The Khuushuur and Buuz were a team effort, Jono rolling out the pastry, Ruhan, and I making the Buuz dumplings, and the two boys making Khuushuur. When I told the boys, the the meat they were putting in the dough was sheep, Sam started making them look like sheep’s heads, replete with eyes and nose, they had great fun left to their own devices. Apparently Ruhan’s mother is a champion dumpling maker – Ruhan wasn’t happy with her efforts, so I promised not to put up a photo of them.
While all this was going on Ruhan was also making and heating up the mixtures for the hot pots – a vegetarian one and meat one.
Finally we were ready to eat – a little later than planned (but good things take time…) Sam is really starting to get the hang of things and was up for trying lots of different things, the bing, buuz, some more bing, some of the foods from the hot pot, Ryan is still a little reticent, but he did have the peanuts, the bing, and sample some vegetables. It was late and he asked to go to sleep, so he didn’t get to try the dessert until the next night after dinner – (his verdict 100/10).
Boortsog (with honey or cheese)
Suutei Tsai (Milk Tea)
These made early as well, as I knew we’d be short for space on the 4-burner gas stove top come Saturday (and I wasn’t wrong). This was probably the one thing I was worried about turning out right. Deep frying stuff is always a bit of pot luck for me, the oil temperature has to be just right, otherwise you’ll either has a very oily thing, or a dark brown burnt outside and at the same time undercooked inside. Which is also the other reason I decided to do these early – so I had a chance at a do-over the next night if I failed miserably ;). The Mongolian cooking spirits were on my side though, I thoroughly kneaded the dough multiple times to removed any air bubbles, and had a really nice consistency in the end, then I cut off the different shapes and sunk them in the oil until a beautiful golden brown, and as luck would have it they were cooked in the middle too – we tested one or two to check initially, they tasted good, so we thought we might need to check a couple more just for good measure!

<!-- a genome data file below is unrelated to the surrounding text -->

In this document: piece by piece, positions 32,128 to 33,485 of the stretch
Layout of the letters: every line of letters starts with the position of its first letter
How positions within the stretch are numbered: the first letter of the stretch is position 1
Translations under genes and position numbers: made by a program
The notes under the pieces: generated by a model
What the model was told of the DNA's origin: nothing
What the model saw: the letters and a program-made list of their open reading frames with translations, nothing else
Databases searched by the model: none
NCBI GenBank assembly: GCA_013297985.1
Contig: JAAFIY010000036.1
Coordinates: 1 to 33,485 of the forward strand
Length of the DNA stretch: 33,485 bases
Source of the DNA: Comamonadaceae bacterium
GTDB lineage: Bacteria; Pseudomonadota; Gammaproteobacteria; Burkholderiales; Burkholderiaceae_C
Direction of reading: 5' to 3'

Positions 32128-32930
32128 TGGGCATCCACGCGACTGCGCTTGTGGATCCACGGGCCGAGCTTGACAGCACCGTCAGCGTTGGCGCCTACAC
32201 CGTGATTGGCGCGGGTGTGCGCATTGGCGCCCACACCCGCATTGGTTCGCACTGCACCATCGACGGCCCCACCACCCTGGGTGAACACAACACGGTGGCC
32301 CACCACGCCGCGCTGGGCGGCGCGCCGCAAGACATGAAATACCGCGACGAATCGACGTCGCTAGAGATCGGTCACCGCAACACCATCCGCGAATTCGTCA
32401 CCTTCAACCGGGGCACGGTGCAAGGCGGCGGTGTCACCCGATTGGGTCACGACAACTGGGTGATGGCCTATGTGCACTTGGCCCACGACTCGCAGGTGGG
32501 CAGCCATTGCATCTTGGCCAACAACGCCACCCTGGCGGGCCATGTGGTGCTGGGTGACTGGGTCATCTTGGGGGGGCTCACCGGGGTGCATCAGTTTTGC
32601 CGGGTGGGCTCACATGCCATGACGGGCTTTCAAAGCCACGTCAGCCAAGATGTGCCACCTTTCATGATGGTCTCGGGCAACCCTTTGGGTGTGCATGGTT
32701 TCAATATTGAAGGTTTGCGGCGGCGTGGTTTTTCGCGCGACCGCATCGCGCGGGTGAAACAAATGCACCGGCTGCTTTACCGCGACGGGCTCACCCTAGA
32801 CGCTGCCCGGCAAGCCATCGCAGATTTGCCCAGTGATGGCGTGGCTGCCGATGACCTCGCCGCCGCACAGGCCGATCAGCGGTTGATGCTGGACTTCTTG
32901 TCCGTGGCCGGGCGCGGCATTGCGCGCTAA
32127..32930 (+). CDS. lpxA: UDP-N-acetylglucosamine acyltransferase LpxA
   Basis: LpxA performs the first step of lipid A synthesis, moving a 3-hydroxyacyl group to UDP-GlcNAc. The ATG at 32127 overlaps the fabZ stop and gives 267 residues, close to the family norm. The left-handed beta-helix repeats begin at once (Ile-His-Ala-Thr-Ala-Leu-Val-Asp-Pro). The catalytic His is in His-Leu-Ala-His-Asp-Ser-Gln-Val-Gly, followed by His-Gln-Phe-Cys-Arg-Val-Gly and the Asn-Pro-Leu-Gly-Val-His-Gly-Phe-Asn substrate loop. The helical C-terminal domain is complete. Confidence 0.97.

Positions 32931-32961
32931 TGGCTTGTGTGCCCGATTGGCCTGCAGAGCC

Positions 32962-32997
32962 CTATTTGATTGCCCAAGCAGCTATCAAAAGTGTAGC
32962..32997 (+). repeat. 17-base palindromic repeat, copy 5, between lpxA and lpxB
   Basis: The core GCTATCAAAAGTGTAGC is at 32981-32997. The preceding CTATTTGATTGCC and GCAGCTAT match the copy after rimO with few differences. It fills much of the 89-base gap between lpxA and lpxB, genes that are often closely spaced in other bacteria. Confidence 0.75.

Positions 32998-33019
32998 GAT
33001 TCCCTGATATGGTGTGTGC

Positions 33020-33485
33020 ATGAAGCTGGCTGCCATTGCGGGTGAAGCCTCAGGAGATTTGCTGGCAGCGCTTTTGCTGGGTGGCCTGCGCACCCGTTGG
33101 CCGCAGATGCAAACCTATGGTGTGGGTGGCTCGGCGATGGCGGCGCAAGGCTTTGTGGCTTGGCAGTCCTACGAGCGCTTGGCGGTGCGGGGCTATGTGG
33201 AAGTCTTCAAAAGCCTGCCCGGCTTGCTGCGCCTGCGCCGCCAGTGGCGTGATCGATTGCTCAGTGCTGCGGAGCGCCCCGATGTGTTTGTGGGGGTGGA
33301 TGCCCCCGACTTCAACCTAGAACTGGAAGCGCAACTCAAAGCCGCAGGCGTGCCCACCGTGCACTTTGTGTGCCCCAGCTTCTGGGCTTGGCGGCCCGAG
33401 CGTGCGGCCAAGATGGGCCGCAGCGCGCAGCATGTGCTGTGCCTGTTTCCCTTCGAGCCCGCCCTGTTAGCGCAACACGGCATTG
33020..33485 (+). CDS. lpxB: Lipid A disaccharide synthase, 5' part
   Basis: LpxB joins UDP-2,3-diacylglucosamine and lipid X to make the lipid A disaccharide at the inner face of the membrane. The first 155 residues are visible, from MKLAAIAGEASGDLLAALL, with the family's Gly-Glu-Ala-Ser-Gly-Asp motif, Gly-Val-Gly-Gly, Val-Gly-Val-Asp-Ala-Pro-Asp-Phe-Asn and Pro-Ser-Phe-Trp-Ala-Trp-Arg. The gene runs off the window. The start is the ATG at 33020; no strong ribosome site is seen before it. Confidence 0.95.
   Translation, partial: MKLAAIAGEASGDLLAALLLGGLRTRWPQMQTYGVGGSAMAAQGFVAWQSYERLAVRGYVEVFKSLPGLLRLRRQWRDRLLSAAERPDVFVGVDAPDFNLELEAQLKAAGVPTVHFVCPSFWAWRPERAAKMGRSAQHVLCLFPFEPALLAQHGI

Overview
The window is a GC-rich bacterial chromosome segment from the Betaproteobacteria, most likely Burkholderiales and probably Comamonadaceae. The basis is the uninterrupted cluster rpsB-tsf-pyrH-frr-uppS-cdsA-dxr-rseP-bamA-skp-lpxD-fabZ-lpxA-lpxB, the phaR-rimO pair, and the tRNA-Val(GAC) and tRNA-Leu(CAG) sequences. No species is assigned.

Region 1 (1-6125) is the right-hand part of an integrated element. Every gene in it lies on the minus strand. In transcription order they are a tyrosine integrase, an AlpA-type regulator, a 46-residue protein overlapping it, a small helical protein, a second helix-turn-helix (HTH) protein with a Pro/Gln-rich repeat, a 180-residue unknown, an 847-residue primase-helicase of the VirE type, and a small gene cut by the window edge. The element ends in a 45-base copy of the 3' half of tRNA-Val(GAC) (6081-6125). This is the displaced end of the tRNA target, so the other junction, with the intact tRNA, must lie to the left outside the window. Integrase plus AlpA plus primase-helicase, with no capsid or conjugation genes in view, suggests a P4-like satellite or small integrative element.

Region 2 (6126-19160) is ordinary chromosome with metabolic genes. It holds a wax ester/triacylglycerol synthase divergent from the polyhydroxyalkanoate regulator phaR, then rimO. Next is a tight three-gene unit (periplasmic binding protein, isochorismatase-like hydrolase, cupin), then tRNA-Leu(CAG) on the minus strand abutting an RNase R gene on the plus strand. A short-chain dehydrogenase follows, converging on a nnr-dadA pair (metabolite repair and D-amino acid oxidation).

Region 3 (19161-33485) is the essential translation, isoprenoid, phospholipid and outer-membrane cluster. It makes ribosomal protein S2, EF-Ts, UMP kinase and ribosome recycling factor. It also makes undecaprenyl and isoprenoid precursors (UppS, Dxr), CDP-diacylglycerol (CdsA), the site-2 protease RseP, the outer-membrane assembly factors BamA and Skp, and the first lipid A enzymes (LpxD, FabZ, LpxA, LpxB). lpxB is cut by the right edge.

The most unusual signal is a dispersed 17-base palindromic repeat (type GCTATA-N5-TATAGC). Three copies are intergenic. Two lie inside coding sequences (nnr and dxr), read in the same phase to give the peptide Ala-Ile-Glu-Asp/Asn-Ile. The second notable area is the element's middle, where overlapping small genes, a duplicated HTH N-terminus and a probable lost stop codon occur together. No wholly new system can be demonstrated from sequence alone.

When I told Ruhan what was for dinner, she wasn’t aware of the Mongol name for it (Boortsog) as inner Mongolia, being part of China speak Chinese, but when I showed her, she knew what they were, and after desert, grabbed the recipe from me and told Aunty Mel and Uncle Jono, her student hosts, that she was cooking next week!
Samuel had retired to the couch with a blanket, pillow, (and Lego Ninjago on DVD) by the time dessert rolled around, but ventured forth three or four times to grab some boortsog and dip it in the honey.
We also had traditional Milk Tea with the Boortsog, as in addition to dipping in honey, you can simply dip the Boortsog into your tea, as we kiwis do with out Gingernut Biscuits, (although I won’t admit to that!).
Ruhan, insisted that we don’t drink the tea that you can buy here, as her father is a distributer back home and the tea that she smuggles into the country (Customs Officials, I’m joking about the smuggling – she learnt her lesson with the chicken’s feet… 😀 ) is of superior quality – so Ruhan brewed up the Milk Tea to have with our boortsog and it had a great aroma and rich dark red colour before the milk and salt were added. It was a great accompaniment to the boortsog and a wonderful way to end the evening, after which I think pretty much everyone was ready for a good night’s sleep.
Thank you again to Ruhan and Mr L. and Bayasaa for your help tonight – the boys and everyone else had a thoroughly enjoyable evening, tasting some quite varied and interesting dishes!
The next evening we all had milk tea (with the special tea leaves Ruhan left us) and boortsog again – Ryan and Sam included – And I know we’ll be making Bing again!